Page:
The two big guns in the men’s draw – Novak Djokovic and Roger Federer – were scheduled to play one after the other on Center Court on Tuesday at Wimbledon. Both have different stories going into the tournament – Federer is fresh and has had a strong year; Djokovic has struggled significantly but was on the right path to win Eastbourne last week. However, their sojourn at Wimbledon got off on a similar note – Djokovic needed 40 minutes to reach the second round and Federer needed 44 minutes. Both had won the opening set and were in command in the second before their opponents walked up to the net and called it quits.
For Djokovic, Martin Klizan trailed 3-6, 0-2 before retiring and for Federer it was Alexandr Dolgopolov at 3-6, 0-3. Klizan had called for the trainer at the change of ends after the end of the first set but he couldn’t prolong things for much long. Post the win, Djokovic had sympathy and positive words for Klizan. He said, “It was great to be back on Centre Court. It’s the cradle of the tennis history and it’s a special feeling to walk on. It brings back many memories. It’s nice to be back but you never like to end a match this way,” said the Serbian. “He had issues walking on to court. I tried to focus on my game plan, I was serving well and when it mattered I made a break. But you could see he wasn’t moving. I’m sure he didn’t want to finish this way. It’s Wimbledon and it’s a big tournament. I wish him all the best,” he added.
Federer’s win had two personal milestones with one of them etching his name in record books. The owner of seven Wimbledon titles and 18 Grand Slam trophies in all improved to 85-11 for his career at Wimbledon. That moved him one win ahead of Jimmy Connors for most victories in the grass-court major in the Open era, which began in 1968. In terms of personal accolades, Federer moved past 10,000 career aces to become the third player with over ten thousand aces; he trails Ivo Karlovic and now-retired Goran Ivanisevic in the list.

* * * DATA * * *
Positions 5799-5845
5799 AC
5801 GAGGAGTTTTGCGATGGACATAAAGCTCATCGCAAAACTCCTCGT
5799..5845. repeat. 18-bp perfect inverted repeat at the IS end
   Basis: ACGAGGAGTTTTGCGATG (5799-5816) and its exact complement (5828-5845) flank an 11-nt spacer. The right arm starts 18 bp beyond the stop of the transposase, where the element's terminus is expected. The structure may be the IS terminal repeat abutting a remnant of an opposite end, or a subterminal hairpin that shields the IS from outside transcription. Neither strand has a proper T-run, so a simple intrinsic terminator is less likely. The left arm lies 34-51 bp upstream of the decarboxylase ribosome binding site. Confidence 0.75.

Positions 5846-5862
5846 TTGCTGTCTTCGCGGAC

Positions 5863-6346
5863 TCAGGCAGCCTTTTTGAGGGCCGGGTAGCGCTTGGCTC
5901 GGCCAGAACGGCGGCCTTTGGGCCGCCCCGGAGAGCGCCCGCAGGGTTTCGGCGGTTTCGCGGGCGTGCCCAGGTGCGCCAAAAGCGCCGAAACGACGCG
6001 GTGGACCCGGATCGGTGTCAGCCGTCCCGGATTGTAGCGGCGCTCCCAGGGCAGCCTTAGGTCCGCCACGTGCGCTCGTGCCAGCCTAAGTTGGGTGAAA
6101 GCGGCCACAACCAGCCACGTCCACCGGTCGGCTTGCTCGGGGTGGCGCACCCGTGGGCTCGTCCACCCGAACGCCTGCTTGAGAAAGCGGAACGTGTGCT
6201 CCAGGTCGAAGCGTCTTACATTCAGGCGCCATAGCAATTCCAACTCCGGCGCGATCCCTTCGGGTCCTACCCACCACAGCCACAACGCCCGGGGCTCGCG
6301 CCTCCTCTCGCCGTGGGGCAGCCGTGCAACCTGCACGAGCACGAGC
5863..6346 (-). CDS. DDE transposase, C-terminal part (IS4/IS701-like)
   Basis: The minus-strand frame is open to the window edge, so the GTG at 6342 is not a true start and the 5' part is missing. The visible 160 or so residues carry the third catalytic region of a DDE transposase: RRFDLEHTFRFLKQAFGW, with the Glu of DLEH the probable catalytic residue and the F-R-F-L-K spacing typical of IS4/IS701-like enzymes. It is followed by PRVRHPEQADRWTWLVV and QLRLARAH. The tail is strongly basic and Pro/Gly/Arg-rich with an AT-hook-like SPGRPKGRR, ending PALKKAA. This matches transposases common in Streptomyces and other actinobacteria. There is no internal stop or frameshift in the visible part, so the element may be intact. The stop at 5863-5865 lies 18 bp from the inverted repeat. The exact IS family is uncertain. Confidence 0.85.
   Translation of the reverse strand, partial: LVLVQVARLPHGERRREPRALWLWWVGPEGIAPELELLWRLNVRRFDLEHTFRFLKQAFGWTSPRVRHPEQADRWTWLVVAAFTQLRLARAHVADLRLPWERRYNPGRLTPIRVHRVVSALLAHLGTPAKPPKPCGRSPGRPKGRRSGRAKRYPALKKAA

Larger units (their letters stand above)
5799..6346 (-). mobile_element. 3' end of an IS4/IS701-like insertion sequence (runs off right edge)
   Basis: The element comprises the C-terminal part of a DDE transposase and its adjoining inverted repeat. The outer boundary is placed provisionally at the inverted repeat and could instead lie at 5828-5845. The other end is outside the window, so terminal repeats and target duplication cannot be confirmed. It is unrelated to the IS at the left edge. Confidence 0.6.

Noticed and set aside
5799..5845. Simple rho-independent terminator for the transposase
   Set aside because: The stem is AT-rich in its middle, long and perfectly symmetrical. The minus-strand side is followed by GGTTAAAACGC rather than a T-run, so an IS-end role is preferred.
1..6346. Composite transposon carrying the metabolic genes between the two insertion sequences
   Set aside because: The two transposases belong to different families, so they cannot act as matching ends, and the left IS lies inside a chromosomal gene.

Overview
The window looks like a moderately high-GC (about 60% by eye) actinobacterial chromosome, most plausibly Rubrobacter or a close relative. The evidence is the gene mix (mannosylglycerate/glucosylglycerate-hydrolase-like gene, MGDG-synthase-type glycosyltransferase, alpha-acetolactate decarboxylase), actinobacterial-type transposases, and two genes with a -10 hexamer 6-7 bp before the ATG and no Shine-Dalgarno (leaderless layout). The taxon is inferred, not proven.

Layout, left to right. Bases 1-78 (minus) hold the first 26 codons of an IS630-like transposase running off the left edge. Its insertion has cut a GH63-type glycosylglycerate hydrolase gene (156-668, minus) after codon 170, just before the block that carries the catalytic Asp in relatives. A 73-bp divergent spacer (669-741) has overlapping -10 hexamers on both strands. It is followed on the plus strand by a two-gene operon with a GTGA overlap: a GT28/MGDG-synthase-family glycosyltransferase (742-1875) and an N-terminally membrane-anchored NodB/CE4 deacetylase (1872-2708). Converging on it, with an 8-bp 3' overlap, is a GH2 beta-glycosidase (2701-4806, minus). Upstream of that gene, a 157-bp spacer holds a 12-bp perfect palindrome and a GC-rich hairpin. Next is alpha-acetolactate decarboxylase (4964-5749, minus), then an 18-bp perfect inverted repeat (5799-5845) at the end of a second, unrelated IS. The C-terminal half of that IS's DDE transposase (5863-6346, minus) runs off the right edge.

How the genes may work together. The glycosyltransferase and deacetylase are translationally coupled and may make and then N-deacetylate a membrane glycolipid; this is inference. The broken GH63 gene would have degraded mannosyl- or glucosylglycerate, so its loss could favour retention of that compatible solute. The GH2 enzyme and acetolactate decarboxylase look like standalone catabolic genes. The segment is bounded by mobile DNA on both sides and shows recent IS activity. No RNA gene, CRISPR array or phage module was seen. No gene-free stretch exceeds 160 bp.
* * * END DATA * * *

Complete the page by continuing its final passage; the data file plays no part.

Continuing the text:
Earlier, last year’s Wimbledon finalist Milos Raonic played a full match – unlike Federer and Djokovic – to beat Germany’s Jan-Lennard Struff 7-6(5) 6-2 7-6(4). The Canadian made his mark by banging down the fastest serve of the tournament so far at 141 mph. Despite the straight sets win, the Canadian’s lack of match practice showed at times. “Just not having that constant back-to-back match play, going through those situations many times over, I think that’s where it sort of showed,” Raonic told reporters. “I’m happy with how that got better. I just have to pay a little bit more attention, be more aware of it, have more discipline. It doesn’t come as easy.”
Juan Martin del Potro needed seven match points, but he also advanced, beating Thanasi Kokkinakis 6-3, 3-6, 7-5 (2), 6-4.